One of the biggest blunders workers can make is to cash out their 401(k) stashes when they leave a job. But research has shown that nearly half of all workers do exactly that -- and nearly two thirds of 20-something workers choose to keep the cash when they ditch a gig!
Small sums of money can become large ones over time due to the magic of compounding, so if you cash out now, you're not only paying fees and taxes -- you're seriously endangering your future nest egg, too.
Of course, even beyond the lure of quick cash in hand, "Just cut me a check" might simply sound like the easiest alternative in what can be a difficult and stressful transition between jobs. So let's demystify the process, and go over exactly how to roll a 401(k) into an IRA, so you can be ready if the need arises.
Right off the bat, there are a few possibilities for your 401(k) when you decide to leave a job.
- You may be able to transfer your 401(k) to your new employer's plan.
- If your former employer's rules allow it, you may be able to leave your 401(k) parked right where it is -- this may be simple (and certainly better than cashing out), but remember that you'll be responsible for related fees.
- You may be able to put your 401(k) into what is more often than not the best option: a rollover IRA, which offers maximum flexibility.
A rollover IRA is a pretty nifty option, because not only can you select mutual funds for your holdings, but you can also choose stocks. Imagine buying blue chip stocks or fast-growing innovative companies instead of having to choose from among a small selection of mutual funds.
Basically, with a rollover IRA, you can do anything you'd do with a normal brokerage account -- with the exception of anything requiring margin, such as short selling -- and it's tax-deferred, too.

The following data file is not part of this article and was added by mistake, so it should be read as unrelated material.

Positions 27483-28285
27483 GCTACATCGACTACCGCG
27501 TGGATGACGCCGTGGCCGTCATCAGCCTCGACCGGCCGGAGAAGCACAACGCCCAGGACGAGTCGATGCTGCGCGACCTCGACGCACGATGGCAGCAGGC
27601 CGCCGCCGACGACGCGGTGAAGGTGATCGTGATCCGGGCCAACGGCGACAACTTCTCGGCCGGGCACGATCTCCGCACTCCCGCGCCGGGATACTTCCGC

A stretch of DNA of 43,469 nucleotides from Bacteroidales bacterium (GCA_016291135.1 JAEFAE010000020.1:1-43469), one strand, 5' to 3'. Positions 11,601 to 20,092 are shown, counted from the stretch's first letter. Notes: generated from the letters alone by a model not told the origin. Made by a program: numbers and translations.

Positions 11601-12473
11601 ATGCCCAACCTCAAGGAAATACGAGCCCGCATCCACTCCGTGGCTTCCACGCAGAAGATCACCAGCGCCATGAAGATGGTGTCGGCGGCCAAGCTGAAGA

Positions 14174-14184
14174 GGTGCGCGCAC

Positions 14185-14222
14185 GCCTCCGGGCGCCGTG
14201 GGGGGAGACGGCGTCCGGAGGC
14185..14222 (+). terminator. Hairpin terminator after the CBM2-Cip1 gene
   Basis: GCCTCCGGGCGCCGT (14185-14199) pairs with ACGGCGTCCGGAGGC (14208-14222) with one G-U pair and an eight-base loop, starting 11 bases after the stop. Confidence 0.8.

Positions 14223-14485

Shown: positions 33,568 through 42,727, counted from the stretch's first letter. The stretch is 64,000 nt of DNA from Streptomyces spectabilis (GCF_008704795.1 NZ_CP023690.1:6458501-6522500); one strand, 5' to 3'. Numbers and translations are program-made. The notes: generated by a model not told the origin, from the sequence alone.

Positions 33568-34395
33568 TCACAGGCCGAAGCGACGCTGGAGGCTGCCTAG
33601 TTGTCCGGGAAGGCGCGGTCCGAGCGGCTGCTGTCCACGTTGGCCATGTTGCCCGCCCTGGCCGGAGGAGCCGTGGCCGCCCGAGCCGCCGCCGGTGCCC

One step at a time... to a bright retirement
Here are the steps you should take to roll over your 401(k) into a rollover IRA.
Step 1: Contact the institution that will receive your assets.
This will likely be your brokerage, and the customer-service folks there will be eager to help you out with this, so don't be shy about asking for whatever assistance you might need. The most you should have to do is fill out some forms to establish the account.
Step 2: Contact the institution that will transfer your assets.
Since this is your old employer's plan provider -- and you're basically giving them the boot -- it might not be quite as pleasant an experience as dealing with your new institution. Again, don't be shy about asking your new institution for any help they can provide in smoothing the process. Although this is mostly on you, the folks at your new institution may be willing to give some guidance, or even place a three-way call, to make sure everything's running smoothly.
Step 3: Sit back and relax.
Once the paperwork is completed and delivered, your old plan's provider will write a check to the new brokerage, which will deposit it into your rollover IRA. The process should only take about a month, and once the money appears in your account, you'll be ready to take an active role in your retirement funds with this tax-favored investment vehicle.
Most people change jobs many times before they retire -- 10 to 12 times on average. Don't let yourself be one of the people who has a mess of balances floating around, or cashes out crucial pieces of his or her nest egg. Consolidating all those balances into a rollover IRA is a simple step that gives you manageability and an array of options -- and preserves all the tax benefits of 401(k) investments to boot. Your future self will thank you.
This article was originally written by Alyce Lomax and published on Dec. 17, 2008. It has been updated by Dan Caplinger, who doesn't own shares of any stocks mentioned in the article.
The Motley Fool has no position in any of the stocks mentioned. Try any of our Foolish newsletter services free for 30 days. We Fools may not all hold the same opinions, but we all believe that considering a diverse range of insights makes us better investors. The Motley Fool has a disclosure policy.